As a result an impasse was reached in the dialogue between the Muslim and Jewish religious leaders who have been active in intensive dialogue together during the past five years.
Is there a way out of this impasse? Is it possible – even in the midst of our complicated and confusing conflict – to empathize with the pain and suffering of “the other side”? Moreover, is it possible to come up with a joint moral position which would express sorrow over the killing of innocent civilians on both sides of the conflict, without compromising one’s own personal or collective religious dignity?
WHEN THE Jewish people left Egypt and miraculously passed through the Sea of Reeds, and in pursuit the Egyptians drowned, the Bible records that they sang a song of redemption. But the Midrash rebukes the Jews for singing when God’s children were drowning, since all of God’s children are precious to Him. Therefore, it should be possible for Jewish religious leaders to empathize with the plight of innocent civilians who are wounded or killed in Gaza, even if this is the fault of the terrorists who fire from their homes, and not the fault of the IDF, which tries to minimize killing of innocent civilians out a deep sense of morality in fighting necessary wars.
And one would expect that serious Muslim religious leaders ought to be able to denounce a massacre by one of their own “believers” in unequivocal terms since this clearly negates a fundamental principle of their religion. But the photos of women and children killed by the IDF in the war on terrorism in Gaza blinded some of these leaders so that they could not see the moral imperative to denounce the massacre in the yeshivah in no uncertain terms. These photos – which were shown over and over again as part of the Palestinian and Arab propaganda war against the Jewish State – distorted the moral compass of Muslim religious leaders who otherwise might have been inclined to do the right moral thing instinctively.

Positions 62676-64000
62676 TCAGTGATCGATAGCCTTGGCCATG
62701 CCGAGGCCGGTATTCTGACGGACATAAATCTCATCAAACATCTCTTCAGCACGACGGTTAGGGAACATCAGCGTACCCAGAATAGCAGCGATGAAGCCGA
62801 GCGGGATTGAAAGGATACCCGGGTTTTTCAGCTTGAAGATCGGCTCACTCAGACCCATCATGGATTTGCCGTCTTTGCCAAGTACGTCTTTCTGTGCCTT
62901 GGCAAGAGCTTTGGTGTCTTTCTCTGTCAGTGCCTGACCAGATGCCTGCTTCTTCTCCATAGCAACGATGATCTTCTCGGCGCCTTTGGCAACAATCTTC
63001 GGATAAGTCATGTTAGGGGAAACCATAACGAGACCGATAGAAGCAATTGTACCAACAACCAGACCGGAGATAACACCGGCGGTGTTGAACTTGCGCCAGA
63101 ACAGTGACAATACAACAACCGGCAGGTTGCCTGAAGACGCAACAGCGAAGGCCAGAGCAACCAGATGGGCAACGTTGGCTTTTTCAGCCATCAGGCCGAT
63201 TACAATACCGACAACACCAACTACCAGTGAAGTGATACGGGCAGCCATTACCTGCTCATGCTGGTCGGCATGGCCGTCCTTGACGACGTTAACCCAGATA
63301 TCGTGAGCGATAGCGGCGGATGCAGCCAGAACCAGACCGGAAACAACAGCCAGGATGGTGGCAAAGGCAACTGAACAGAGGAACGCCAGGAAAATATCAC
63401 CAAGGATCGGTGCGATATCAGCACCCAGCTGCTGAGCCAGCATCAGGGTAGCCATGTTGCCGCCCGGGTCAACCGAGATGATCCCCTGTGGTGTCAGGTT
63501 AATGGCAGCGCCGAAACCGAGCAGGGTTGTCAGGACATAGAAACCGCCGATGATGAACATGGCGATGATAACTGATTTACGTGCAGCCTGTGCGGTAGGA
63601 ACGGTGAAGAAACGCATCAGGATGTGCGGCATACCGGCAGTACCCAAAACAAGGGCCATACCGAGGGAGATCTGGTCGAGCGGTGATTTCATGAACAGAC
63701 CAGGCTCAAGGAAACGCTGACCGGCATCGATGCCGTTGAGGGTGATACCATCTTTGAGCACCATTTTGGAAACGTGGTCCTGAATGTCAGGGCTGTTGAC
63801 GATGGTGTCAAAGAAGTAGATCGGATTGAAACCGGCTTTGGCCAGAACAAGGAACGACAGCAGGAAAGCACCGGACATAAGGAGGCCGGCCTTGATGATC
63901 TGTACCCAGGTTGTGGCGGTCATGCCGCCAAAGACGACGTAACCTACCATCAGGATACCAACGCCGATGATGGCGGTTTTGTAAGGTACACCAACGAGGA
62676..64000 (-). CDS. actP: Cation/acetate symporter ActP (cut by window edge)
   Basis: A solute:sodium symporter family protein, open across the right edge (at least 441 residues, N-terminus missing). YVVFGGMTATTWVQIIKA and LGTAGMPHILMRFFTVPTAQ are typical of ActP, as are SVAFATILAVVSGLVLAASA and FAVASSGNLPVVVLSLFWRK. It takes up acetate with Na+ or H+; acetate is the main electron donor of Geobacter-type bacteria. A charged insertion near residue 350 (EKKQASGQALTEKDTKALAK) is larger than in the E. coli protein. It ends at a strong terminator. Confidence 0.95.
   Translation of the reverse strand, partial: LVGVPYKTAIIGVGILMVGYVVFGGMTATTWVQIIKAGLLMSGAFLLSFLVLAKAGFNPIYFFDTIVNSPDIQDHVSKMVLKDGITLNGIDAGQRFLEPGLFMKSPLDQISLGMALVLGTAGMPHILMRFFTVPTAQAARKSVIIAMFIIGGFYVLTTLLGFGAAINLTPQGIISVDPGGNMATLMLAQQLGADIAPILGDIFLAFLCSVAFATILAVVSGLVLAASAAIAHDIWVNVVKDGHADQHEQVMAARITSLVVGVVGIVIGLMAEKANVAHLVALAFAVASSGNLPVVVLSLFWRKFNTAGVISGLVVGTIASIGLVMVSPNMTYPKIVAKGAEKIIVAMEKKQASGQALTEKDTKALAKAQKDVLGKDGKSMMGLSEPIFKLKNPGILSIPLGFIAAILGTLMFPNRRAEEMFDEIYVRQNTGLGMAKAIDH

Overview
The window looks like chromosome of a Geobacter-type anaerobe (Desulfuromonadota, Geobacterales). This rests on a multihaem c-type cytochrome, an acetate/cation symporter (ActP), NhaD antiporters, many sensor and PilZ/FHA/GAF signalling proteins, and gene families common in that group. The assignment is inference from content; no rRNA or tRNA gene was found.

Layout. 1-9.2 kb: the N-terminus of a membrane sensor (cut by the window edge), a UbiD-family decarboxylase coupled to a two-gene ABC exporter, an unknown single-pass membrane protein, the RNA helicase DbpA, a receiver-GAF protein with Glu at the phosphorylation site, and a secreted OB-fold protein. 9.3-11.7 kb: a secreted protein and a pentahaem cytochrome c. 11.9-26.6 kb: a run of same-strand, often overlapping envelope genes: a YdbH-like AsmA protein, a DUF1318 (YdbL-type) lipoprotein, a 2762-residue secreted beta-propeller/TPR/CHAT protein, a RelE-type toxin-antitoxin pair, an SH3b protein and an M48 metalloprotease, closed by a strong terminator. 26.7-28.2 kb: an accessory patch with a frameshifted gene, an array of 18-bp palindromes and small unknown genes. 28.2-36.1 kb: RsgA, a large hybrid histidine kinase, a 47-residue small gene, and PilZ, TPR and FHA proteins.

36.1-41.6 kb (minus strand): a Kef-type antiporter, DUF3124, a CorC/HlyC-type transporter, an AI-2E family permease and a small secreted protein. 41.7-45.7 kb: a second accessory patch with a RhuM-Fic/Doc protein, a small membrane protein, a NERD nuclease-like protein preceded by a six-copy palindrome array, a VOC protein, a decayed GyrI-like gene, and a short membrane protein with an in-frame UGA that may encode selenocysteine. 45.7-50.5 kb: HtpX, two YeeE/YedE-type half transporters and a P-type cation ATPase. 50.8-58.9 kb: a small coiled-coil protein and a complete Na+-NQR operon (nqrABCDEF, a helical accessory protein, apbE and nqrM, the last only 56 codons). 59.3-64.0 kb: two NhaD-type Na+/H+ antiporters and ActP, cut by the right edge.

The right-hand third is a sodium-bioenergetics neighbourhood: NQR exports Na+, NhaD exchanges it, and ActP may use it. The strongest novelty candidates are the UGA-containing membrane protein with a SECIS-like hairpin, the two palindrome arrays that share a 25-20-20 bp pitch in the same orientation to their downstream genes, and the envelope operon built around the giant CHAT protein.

WHAT WAS missing here? What could have prevented this impasse from coming about?
This could have been prevented by some “gestures of reconciliation” – by phone calls of Muslim colleagues to their Jewish colleagues which would have simply said “I’m very sorry for what happened in the yeshiva. This is morally unacceptable in Islam.”
In fact, when some of these Muslim religious leaders said this in person to their Jewish colleagues in a heart-to-heart conversation a week later, this meant a great deal to them.
Indeed a few years ago, when a young Jewish soldier shot and killed four Arabs – Muslim and Christian – in the town of Shfaram, rabbis from this dialogue group paid a condolence visit to the tent of mourning in this Israeli Arab town. This was a gesture of reconciliation which their Arab partners have never forgotten.
One of my colleagues remarked to me a few years ago that one of the results of the ongoing conflict in our religion is the end of empathy. This is unfortunately all too true. Religious leaders need to take the lead in restoring empathy and morality to the public discourse. Otherwise, we will all be ruled by extremist passions and horrible media images which blind our moral sensibilities.
The writer, a veteran educator and activist in Arab-Jewish coexistence education, serves as the director of the Interreligious Coordinating Council in Israel. http://www.icci.org.il